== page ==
Dear everyone who may stumble upon this,
I guess I'm using this first post simply to announce my interests to those who might share the same in the HASTAC community or outside of it. As a new HASTAC scholar, I was interested in this organization because it seems to welcome my own interdisciplinary leanings, and because I think that, in general, the academic world could use more cross-disciplinary conversation. In any case, I'm drawn to rhetorical analyses (often reception studies) of what are sometimes called "science and technology controversies." This broad group includes issues in which grass-roots movements, structured corporate interests, and the political class (to name a few) interact (and frequently disagree) over how to craft policy in the face of emotionally charged issues related to scientific and industrial life. A few particualr interests are ongoing debates about teaching evolution or global warming in public schools, animal rights and animal agriculture policies, and urban farming and the associated local food movement. I tend to focus on popular-media presentations of these issues, meaning pop-sci books, newspapers, and magazines.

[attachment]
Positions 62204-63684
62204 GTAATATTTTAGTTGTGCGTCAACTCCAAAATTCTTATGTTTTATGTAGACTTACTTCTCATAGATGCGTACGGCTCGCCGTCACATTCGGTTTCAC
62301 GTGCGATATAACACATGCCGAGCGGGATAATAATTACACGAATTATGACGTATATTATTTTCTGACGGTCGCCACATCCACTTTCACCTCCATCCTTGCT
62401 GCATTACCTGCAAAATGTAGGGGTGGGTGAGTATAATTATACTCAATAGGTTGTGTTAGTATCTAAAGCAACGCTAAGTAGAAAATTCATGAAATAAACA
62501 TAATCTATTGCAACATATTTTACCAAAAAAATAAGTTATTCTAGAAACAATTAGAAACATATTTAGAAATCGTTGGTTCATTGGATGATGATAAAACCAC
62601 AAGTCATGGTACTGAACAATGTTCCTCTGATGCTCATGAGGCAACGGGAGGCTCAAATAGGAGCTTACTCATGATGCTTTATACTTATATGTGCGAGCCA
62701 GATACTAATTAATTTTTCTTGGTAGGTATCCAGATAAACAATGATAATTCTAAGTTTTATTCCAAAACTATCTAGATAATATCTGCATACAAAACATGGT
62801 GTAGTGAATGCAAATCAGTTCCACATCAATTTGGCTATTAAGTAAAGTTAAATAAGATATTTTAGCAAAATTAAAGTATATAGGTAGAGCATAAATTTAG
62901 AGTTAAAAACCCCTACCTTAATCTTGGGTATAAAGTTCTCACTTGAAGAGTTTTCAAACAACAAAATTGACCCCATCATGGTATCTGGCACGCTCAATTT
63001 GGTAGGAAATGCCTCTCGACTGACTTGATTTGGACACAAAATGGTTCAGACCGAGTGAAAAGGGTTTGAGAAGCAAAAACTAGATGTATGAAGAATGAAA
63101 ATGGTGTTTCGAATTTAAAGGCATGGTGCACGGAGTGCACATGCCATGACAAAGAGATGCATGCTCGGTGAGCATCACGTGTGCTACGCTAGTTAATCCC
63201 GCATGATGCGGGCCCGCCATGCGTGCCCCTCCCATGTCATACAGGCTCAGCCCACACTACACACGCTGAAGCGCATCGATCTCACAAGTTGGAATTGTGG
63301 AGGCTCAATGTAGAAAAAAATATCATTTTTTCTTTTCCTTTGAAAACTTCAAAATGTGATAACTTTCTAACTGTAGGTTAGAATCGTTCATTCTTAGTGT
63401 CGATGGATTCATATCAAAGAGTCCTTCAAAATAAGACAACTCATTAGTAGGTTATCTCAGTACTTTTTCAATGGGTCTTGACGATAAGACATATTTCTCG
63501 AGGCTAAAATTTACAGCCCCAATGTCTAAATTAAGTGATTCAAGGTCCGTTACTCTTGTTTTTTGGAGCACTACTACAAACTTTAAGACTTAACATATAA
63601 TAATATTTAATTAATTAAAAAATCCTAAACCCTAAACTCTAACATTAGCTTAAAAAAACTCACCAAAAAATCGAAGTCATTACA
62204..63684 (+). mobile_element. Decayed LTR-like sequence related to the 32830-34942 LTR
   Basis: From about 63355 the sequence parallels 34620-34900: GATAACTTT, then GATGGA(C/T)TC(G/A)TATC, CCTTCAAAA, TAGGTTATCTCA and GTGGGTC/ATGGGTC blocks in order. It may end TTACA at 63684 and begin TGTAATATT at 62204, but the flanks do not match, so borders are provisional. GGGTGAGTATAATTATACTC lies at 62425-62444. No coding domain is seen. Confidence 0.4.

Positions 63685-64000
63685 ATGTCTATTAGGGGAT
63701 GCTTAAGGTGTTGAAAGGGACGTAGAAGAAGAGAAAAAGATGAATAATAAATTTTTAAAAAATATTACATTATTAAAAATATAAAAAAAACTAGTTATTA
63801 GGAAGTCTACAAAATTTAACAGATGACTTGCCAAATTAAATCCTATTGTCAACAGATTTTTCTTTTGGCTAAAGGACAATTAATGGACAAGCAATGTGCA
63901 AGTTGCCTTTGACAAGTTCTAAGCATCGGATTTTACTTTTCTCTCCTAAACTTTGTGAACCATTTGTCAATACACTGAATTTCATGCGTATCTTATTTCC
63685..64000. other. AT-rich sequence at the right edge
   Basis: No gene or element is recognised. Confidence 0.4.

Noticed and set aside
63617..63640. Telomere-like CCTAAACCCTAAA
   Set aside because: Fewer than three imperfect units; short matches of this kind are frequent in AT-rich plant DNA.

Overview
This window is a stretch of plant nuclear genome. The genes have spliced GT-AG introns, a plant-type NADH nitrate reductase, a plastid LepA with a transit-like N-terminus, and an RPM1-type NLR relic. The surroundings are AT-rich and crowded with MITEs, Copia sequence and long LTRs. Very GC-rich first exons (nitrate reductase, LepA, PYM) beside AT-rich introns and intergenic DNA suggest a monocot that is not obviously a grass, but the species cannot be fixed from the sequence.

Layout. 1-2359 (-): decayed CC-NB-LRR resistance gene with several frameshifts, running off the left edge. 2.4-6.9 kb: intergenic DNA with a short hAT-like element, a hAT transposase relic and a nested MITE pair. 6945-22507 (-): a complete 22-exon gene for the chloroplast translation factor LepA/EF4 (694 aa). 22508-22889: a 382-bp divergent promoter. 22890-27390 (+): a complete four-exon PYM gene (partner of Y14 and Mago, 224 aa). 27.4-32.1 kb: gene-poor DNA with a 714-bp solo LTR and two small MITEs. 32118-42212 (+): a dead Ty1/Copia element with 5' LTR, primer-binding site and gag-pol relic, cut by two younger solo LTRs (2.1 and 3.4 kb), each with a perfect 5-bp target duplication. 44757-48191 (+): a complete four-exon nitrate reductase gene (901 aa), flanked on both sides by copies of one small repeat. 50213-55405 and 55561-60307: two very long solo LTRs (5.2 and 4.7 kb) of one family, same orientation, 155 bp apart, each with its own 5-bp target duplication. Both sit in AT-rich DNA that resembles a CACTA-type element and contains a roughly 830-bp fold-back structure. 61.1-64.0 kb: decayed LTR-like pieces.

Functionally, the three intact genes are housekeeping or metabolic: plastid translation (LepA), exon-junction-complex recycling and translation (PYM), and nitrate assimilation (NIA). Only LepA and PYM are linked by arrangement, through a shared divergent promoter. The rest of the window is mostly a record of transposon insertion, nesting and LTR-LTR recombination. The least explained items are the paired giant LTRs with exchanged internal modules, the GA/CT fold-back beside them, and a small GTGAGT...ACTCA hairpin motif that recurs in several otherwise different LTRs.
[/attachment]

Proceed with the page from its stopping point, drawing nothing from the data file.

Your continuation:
I'm interested in these topics on a personal level, but also because I think that they lend themselves well to pedagogy in the rhetoric classroom, a place where both the discussion and practice of using technology in the modern world dovetail nicely together. I'd love to hear from anyone with similar concerns.